Emmy-winning choreographer-actor-producer-screenwriter-director David Winters has taken that final curtain call. He had an energetic, visceral style as a dancer and as a choreographer. His created projects with such diverse showbiz icons such as Alice Cooper, Frank Sinatra, Barbra Streisand, Michael Jackson, The Monkees and Elvis Presley. He danced in the stage version and film of West Side Story, and the groundbreaking concert film The T.A.M.I. Show (1964).
He then began concentrating on choreography, doing his dances for the very groovy television program Hullaballoo (one of my teenage faves), creating the dance called ”The Freddie” for the British group Freddie and the Dreamers. He choregraphed Presley and Ann-Margret in the film Viva Las Vegas (1964) then three more movies with Presley and four more with Ann-Margret. For The T.A.M.I. Show, his dancers backed-up Rolling Stones, James Brown and The Beach Boys.
Winters created the dance “The Freddie”, watch:
For the television special Movin’ With Nancy (1967), he became the first choreographer to be nominated in the history of the Emmys in the category Special Classification of Individual Achievements; this was before the category became Outstanding Achievement in Choreography (for which he was also nominated) was created.
Winters produced and directed over 80 feature films and 200 television programs and movies.
Watch the spectacular opening sequence of West Side Story with Winters :
Winters directed episodes of the television show The Monkees and worked on films and television specials starring Raquel Welch, Tom Jones and Rudolf Nureyev.
He directed Alice Cooper’s Welcome To My Nightmare (1975) concert film. He choreographed the Streisand version of A Star Is Born (1976) and the camp epic Star Wars Holiday Special (1978). In 1981, he choreographed and served as creative consultant for the television special Diana, starring Diana Ross, Quincy Jones and Michael Jackson.
As a kid, he watched Gene Kelly and Fred Astaire on television, and he would dance along with them. After a talent agent discovered him dancing in a show in a Manhattan super club, he was hired to appear in three Broadway musicals, including Shinbone Alley (1957) which starred gay icon Eartha Kitt.
Jerome Robbins, the celebrated ballet choreographer, had seen Shinbone Alley during its brief run and invited Winters to audition for a new musical West Side Story. After one audition, the show’s composer Leonard Bernstein, wrote on Winter’s audition card: ”Fine dancer. Real cute”. Winters was cast as a Jet, Baby John. He later recalled rehearsals under Robbins, who was also the show’s director as well as its choreographer.
In his memoir Tough Guys Do Dance (2018), Winters writes:
Jerry would bring in clippings from the NYC papers where the headlines were always about some gang members going to jail or a rumble between them, in which kids were killed. These pics and articles were put up on the board for everyone to see and to get us in the mood of the piece.
After playing Yonkers in the original Broadway production of Gypsy for Robbins, Winters was cast by Robbins as another Jet, A-Rab, in the film version of West Side Story (1961). In the musical number Cool, he has a raw, emotional solo.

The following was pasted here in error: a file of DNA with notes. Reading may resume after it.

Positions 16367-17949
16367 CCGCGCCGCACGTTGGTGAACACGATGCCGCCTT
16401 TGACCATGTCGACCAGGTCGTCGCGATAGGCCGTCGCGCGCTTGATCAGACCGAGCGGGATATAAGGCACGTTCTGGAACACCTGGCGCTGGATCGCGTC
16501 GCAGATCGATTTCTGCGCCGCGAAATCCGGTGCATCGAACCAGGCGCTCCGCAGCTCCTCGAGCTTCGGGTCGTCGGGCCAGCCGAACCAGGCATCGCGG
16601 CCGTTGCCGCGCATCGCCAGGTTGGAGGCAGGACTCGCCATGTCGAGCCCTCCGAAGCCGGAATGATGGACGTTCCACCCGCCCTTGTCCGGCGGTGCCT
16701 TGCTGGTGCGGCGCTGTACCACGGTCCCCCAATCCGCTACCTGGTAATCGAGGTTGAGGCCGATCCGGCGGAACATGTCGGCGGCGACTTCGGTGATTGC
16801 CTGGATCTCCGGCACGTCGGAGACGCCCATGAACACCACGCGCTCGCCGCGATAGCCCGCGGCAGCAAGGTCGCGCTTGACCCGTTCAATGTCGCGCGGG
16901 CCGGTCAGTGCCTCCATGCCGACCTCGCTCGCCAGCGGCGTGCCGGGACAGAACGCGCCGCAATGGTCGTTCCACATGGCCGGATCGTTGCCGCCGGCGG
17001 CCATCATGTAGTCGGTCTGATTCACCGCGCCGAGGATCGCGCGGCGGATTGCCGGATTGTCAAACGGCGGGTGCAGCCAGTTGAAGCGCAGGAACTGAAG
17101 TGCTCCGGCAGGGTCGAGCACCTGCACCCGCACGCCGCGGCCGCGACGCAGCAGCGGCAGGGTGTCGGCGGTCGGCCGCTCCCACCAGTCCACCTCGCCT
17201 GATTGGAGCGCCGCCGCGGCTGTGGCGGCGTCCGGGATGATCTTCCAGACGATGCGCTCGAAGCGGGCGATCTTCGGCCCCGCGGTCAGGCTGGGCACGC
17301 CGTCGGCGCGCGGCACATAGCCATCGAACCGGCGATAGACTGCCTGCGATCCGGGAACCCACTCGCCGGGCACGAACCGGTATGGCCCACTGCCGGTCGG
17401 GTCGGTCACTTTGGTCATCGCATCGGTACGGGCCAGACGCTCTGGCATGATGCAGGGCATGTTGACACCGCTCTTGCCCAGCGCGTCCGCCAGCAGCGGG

In 1964, he moved to Los Angeles, where he found acting work in television series including Perry Mason and 77 Sunset Strip and he began teaching dance. One of his students was Ann-Margret, whose role in the film version of the musical Bye Bye Birdie (1963) had made her a star. She insisted that he choreograph Viva Las Vegas in which her steamy dance to C’mon Everybody is the best thing in the movie. He choreographed her 1967 Las Vegas act and two television specials.
David was one of the greatest dancers and choreographers that I have ever known. He moved like a panther.
On Hullabaloo his dancers included Donna McKechnie, who would go on to win the 1976 Tony Award for her role in A Chorus Line.
On Friday, McKechnie told The New York Times:
David had his own style — which was an extension of Robbins’. It was sexy, strong and very fluid, but he didn’t over-choreograph. He helped us women step up and have that kind of strength as dancers.
Winters was born David Weizer on April 5, 1939, in London. He emigrated to the USA with his parents when he was 9-years-old. His father was a furrier in England; his mother was a vaudeville performer. After settling in Brooklyn, they opened a candy store.
As a youth, Winters sang and danced at his shoeshine stand on the Coney Island boardwalk.
Winters was married and divorced at least three times. He also had a romantic relationship in the 1970s with Linda Boreman, who as Linda Lovelace stared in the first big commercial pornographic film Deep Throat (1972). For Lovelace, he produced and directed a stage play for her to star in, Pajama Tops, and a campy film, Linda Lovelace For President (1976).
For the past three decades Winters worked primarily as a producer of dozens of low-budget action films, including Thrashin’ (1986), the first film about skateboarding, starring Josh Brolin. But his final film was a return to dance: Dancin: It’s On! (2015), a romance built around a dance competition starring winners and runners-up from the series So You Think You Can Dance, which he directed, produced and choreographed.
Winters had turned 80-years-old a month ago. No cause of death has been announced.
Here’s Winters dancing on Hullaballoo, 1965: